Artistically, director Doug Lloyd’s cast fails to engage or coalesce. Some actors have difficulty overcoming issues of age-appropriateness and memorization while others suffer from shaky musicality. Chris Harmon’s cinema-inspired scenic design and John Falkenbach’s efficient lighting design are technical pluses.
Instead of tweaking “The Big Picture,” Brush and Farley should consider retooling/resurrecting their 2003 musical “Summer of My German Soldier,” a sharper endeavor based on Bette Greene’s novel of the same name.
“The Big Picture” concludes March 11 at the Lofino Center, 3868 Dayton-Xenia Rd., Beavercreek. Performances are Saturday at 8 p.m. and Sunday at 3 p.m. Act One: 50 minutes; Act Two: 38 minutes. Tickets are $11-$13. The cast also includes Matt Owens as the Soldier. For tickets or more information, call (937) 429-4737 or visit www.bctheatre.org. In related news, BCT’s 2012-13 season will consist of “Musical Chairs” (Sept. 7-16, directed by Matt Owens), “The Sugar Bean Sisters” (Oct. 26-Nov. 4, directed by Doug Lloyd), “On Christmas Day In The Morning” (Nov. 30-Dec. 9, directed by Teresa Connair), “Steppin’ Out” (Jan. 25-Feb. 3, directed by John Falkenbach), “A Chorus Line” (March 1-10, directed by Doug Lloyd), “The Canterbury Tales or Geoffrey Chaucer’s Flying Circus” (Apr. 19-28, directed by Teresa Connair), “Legally Blonde The Musical” (June 21-30, directed by Chris Harmon).
Wright State University saluted the melodically rich legacy of composer Kurt Weill (1900-1950) with an excellent presentation of the 1972 revue “Berlin to Broadway with Kurt Weill: A Musical Voyage” March 2-4 in the Herbst Theatre.
As the title indicates, “Berlin to Broadway” chronicled Weill from his German benchmarks (particularly “The Threepenny Opera,” his legendary 1928 Bertolt Brecht collaboration featuring his muse/wife Lotte Lenya) to his New York successes (such as “Lady in the Dark,” “Lost in the Stars,” “Love Life” and “One Touch of Venus”). Weill, who became an American citizen in 1943, notably won the first original score Tony Award for 1947’s “Street Scene,” co-written by Langston Hughes. His diverse collaborators also included Maxwell Anderson, Ira Gershwin, Oscar Hammerstein II, Alan Jay Lerner and Ogden Nash.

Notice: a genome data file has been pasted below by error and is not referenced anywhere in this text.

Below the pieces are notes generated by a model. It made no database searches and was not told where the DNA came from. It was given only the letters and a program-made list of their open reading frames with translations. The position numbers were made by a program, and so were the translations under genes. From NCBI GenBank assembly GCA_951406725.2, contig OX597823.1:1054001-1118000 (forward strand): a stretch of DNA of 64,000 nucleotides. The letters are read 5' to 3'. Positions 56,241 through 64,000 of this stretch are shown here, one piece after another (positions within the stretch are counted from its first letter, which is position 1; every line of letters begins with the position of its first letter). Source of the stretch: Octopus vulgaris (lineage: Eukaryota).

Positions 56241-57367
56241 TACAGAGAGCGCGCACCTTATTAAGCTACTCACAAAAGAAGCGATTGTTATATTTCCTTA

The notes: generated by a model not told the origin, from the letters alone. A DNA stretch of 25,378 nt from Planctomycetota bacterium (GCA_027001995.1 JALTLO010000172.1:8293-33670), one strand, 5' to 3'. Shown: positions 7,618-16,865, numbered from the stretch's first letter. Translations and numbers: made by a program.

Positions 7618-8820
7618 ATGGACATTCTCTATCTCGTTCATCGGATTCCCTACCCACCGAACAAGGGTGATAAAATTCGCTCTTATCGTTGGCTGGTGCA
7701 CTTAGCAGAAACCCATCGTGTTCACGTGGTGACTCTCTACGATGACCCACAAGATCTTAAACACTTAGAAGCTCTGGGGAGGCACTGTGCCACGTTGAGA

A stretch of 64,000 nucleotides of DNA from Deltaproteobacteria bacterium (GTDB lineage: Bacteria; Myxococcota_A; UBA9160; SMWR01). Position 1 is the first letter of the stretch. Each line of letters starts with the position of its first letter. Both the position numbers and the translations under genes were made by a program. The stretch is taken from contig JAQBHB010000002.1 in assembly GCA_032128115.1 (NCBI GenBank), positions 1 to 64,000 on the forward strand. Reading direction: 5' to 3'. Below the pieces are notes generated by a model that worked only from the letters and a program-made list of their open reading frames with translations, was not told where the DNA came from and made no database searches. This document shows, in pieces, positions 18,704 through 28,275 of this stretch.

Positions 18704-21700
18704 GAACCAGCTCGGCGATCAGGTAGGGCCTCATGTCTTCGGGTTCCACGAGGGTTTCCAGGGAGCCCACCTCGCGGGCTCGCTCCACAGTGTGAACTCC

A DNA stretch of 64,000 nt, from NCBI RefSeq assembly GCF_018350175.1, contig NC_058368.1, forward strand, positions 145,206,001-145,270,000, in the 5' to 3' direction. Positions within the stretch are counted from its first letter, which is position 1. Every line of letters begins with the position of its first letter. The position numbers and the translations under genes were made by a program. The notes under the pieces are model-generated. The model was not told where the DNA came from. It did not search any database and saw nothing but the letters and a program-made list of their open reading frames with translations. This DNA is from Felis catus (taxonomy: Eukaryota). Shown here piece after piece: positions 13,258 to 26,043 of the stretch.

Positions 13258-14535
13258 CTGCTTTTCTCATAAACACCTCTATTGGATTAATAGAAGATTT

Crisply staged with lyric-driven intent by Jamie Cordes and fittingly accented with mood-setting projections by Nicholas Crumbley, this breezy revue featured 38 songs and a dynamic octet solidly supported by musical director/pianist Susan Carlock. Highlights included Chrissy Bowen and Lizzy Miller’s fiery “Jealousy Duet,” Ian DeVine and Drew Helton’s playful “Progress,” Samantha Helmstetter’s beguilingly personable “That’s Him,” Jonathan Hacker’s reflective “Lonely House,” Cooper Taggard’s splendid “Lost in the Stars,” and Emily Thomas’ strikingly firm “Surabaya Johnny,” “Pirate Jenny” and “Saga of Jenny.” Helmstetter, a terrific soprano, also rendered a fabulously captivating, character-consumed “I Wait for a Ship” pulsating with seduction and strength. It is no surprise she is a semifinalist in the Kurt Weill Foundation’s esteemed Lotte Lenya Competition and will be seen as Christine in WSU’s spring production of “The Phantom of the Opera.”
Although a deeper, more compelling account of Weill’s illustrious career, including his relationship with Lenya, can be found in Alfred Uhry’s little known 2007 musical “LoveMusik,”“Berlin to Broadway” proved thoroughly satisfying.
Tickets for the Victoria Theatre Association’s four-week return engagement of “Wicked” go on sale to the general public Monday, March 19 at 8 a.m. in the Wintergarden of the Schuster Center, Second and Main Streets. Tickets will also be available at 9 a.m. online (www.ticketcenterstage.com) and 10 a.m. by phone (937-228-3630). Tickets are $42-$121. There is an eight-ticket limit per patron. “Wicked” will be performed May 30-June 24 in the Mead Theatre of the Schuster Center. For more information, visit www.ticketcenterstage.com